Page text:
Changing Habits with Loyalty Cards

July 09, 2010

Loyalty cards have tremendous potential for affecting consumer purchasing decisions.

Loyalty cards have tremendous potential for affecting consumer purchasing decisions. The Lempert Report has said for years this underutilized source of information has the potential to guide not only consumer loyalty but shopping patterns. 

Two recent updates to loyalty cards spotlight the potential. The first is CVS new ExtraCare Advantage for Diabetes program, which gives members exclusive savings, 'double bucks' on specific items, special promotions and rewards, as well as an ExtraCare Advantage for Diabetes e-newsletter. The second is a movement in the abroad to prohibit loyalty points from the purchase of alcohol sales. The British Medical Association in Scotland announced last week that big grocery retail chains should not "reward" customers who take advantage of cut-price offers and bulk-buy alcohol.

The grocery industry can learn from both of these examples to assist in another epidemic - obesity. 

A recent report co-authored by the Trust for America's Health and the Robert Wood Johnson Foundation points out that despite media attention and governmental prompting, Americans are continuing to get fat. The report states that obesity rates continued to move upwards in 28 states over the past year. Mississippi weighed in for the sixth year in a row as the fattest state, with 33.8 percent of its adults obese, while Alabama and Tennessee tied for second (31.6 percent). The other top 10, also concentrated in the south, were West Virginia, Louisiana, Oklahoma, Kentucky, Arkansas, South Carolina and Michigan tying with North Carolina for 10th place (29.4 percent).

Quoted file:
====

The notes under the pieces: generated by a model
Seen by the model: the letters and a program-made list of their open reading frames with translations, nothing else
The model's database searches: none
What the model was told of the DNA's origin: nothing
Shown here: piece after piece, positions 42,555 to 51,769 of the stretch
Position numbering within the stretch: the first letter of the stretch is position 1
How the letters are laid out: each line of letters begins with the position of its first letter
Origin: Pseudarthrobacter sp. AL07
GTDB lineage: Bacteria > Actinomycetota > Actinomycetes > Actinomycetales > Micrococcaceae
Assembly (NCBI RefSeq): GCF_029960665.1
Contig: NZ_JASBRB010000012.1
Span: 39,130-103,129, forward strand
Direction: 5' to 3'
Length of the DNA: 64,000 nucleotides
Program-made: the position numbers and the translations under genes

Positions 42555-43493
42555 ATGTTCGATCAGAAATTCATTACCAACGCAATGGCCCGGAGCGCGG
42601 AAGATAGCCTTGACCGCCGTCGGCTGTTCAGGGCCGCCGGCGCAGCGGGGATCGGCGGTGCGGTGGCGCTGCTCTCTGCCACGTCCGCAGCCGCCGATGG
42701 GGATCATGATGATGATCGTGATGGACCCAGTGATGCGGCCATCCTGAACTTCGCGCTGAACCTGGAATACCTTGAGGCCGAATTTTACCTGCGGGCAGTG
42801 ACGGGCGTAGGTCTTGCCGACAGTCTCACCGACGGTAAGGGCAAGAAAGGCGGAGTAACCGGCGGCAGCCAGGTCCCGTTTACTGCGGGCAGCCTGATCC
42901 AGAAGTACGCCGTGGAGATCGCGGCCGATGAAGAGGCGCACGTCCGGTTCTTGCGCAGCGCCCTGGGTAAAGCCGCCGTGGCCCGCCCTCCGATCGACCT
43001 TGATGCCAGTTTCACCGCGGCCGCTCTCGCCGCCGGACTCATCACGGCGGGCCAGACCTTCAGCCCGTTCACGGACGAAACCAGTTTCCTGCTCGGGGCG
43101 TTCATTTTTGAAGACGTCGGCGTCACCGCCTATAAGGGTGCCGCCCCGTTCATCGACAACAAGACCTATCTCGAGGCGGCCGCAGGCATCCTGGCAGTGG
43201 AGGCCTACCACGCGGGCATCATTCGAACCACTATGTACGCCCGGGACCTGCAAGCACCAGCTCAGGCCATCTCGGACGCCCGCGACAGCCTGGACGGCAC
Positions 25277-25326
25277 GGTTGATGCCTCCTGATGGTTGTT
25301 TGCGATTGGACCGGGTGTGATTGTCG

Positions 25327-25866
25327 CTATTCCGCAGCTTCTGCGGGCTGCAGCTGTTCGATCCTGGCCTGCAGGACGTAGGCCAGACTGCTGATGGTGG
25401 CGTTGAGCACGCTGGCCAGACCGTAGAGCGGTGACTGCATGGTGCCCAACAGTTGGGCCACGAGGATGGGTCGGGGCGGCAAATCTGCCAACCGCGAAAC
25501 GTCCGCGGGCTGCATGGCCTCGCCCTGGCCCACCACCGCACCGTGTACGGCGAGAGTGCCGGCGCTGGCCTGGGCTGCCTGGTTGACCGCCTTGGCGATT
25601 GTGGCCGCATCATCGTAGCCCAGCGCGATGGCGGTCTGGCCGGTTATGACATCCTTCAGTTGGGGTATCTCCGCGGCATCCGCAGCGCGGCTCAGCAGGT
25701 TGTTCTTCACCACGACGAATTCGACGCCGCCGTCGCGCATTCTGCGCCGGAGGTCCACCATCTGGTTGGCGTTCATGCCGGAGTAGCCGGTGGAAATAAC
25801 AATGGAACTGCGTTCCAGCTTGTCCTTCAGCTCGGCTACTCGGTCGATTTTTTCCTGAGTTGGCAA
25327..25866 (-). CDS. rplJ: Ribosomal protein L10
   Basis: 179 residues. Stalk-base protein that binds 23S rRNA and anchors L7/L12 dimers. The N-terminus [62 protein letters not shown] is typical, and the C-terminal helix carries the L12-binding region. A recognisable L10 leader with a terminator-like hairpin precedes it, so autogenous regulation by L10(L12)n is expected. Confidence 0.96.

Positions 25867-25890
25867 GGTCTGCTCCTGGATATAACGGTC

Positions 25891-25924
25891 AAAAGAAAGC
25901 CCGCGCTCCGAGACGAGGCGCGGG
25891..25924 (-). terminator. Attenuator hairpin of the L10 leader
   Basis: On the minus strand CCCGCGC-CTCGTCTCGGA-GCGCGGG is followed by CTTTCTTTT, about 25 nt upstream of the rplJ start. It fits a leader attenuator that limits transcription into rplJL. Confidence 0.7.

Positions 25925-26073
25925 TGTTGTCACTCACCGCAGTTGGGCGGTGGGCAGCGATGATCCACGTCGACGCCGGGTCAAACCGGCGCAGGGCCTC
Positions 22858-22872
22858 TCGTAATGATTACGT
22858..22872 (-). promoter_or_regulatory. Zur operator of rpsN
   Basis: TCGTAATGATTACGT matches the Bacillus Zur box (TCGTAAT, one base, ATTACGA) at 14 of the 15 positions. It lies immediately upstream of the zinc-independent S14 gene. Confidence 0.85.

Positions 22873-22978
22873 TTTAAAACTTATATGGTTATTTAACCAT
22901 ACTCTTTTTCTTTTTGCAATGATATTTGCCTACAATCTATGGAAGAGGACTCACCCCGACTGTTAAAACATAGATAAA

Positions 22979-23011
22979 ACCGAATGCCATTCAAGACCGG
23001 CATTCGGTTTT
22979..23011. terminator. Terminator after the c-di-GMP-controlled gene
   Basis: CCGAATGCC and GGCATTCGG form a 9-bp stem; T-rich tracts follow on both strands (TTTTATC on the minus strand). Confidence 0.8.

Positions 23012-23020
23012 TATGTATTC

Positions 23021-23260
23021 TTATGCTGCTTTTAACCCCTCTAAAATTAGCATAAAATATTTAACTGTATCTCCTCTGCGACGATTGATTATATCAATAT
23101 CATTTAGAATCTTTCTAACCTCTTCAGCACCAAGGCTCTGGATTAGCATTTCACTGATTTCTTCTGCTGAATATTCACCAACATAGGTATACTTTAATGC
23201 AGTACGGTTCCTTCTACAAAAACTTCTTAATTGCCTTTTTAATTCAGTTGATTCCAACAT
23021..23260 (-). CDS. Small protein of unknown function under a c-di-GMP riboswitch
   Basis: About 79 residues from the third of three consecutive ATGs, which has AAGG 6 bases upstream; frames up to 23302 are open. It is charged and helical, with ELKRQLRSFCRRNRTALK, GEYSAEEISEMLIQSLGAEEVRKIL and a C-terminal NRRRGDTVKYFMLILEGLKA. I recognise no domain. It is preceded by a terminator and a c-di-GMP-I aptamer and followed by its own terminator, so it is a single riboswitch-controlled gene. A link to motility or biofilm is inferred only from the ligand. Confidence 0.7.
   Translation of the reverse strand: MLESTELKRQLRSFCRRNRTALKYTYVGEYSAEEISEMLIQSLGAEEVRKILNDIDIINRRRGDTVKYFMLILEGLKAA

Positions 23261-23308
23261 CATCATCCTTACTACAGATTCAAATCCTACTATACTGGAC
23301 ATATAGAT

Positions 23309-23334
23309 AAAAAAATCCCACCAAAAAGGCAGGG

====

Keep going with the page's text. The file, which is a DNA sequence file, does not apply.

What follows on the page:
Income is a major driver of the obesity epidemic, according to the report. More than 35 percent of adults bringing in less than $15,000 a year were obese, vs. only 24.5 percent in the over-$50,000 income bracket. By introducing cost-saving incentives to healthy choices, supermarkets could become motivational driver for better nutrition.

Rewarding healthy choices through loyalty card points or discounts could help shape the way consumers shop. Instead of rewarding customers for dollars spent, reward them for dollars spent toward healthy food options. In other words, a healthy reward program would allow earnings for a bag of fresh produce and but nothing for a package of cookies. For each $10 of healthy purchases, shoppers can earn $1 in "in-kind" rebate Additionally, supermarkets could highlight the cumulative amount of money spent on product that do not earn rewards on every receipt may serve as a wake-up call to consumers or a simple reminder to those working to stay healthy. Supermarkets can also target these consumers with 'Healthy Reward' newsletters and coupon opportunities.

Once grocers identify the highest-value customers, they can put in place a reward system that influences their behavior to grow sales. Also, grocers can identify the "top-customers-in-waiting" and offer them rewards aimed at driving trip frequency or altering purchasing decisions. Loyalty cards have become commonplace in supermarkets across the country. Now there is a new frontier for these programs - changing the way America eats.